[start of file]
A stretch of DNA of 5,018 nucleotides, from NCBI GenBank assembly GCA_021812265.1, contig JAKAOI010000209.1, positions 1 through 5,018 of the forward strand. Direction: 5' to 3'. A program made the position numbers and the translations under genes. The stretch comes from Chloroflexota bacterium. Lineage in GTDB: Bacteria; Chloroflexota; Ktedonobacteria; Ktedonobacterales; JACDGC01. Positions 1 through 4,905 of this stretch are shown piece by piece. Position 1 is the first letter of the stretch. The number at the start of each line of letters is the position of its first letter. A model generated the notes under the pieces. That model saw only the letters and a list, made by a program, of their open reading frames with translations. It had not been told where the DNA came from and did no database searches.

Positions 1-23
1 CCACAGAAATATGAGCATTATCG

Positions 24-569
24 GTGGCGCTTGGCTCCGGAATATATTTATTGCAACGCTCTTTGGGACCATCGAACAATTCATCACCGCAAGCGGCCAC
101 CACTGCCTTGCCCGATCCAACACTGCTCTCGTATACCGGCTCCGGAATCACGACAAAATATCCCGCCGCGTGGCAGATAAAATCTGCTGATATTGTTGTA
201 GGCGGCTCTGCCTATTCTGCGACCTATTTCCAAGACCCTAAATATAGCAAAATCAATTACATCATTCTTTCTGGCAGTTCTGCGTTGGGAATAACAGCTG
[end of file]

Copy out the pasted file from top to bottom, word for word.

A stretch of DNA of 5,018 nucleotides, from NCBI GenBank assembly GCA_021812265.1, contig JAKAOI010000209.1, positions 1 through 5,018 of the forward strand. Direction: 5' to 3'. A program made the position numbers and the translations under genes. The stretch comes from Chloroflexota bacterium. Lineage in GTDB: Bacteria; Chloroflexota; Ktedonobacteria; Ktedonobacterales; JACDGC01. Positions 1 through 4,905 of this stretch are shown piece by piece. Position 1 is the first letter of the stretch. The number at the start of each line of letters is the position of its first letter. A model generated the notes under the pieces. That model saw only the letters and a list, made by a program, of their open reading frames with translations. It had not been told where the DNA came from and did no database searches.

Positions 1-23
1 CCACAGAAATATGAGCATTATCG

Positions 24-569
24 GTGGCGCTTGGCTCCGGAATATATTTATTGCAACGCTCTTTGGGACCATCGAACAATTCATCACCGCAAGCGGCCAC
101 CACTGCCTTGCCCGATCCAACACTGCTCTCGTATACCGGCTCCGGAATCACGACAAAATATCCCGCCGCGTGGCAGATAAAATCTGCTGATATTGTTGTA
201 GGCGGCTCTGCCTATTCTGCGACCTATTTCCAAGACCCTAAATATAGCAAAATCAATTACATCATTCTTTCTGGCAGTTCTGCGTTGGGAATAACAGCTG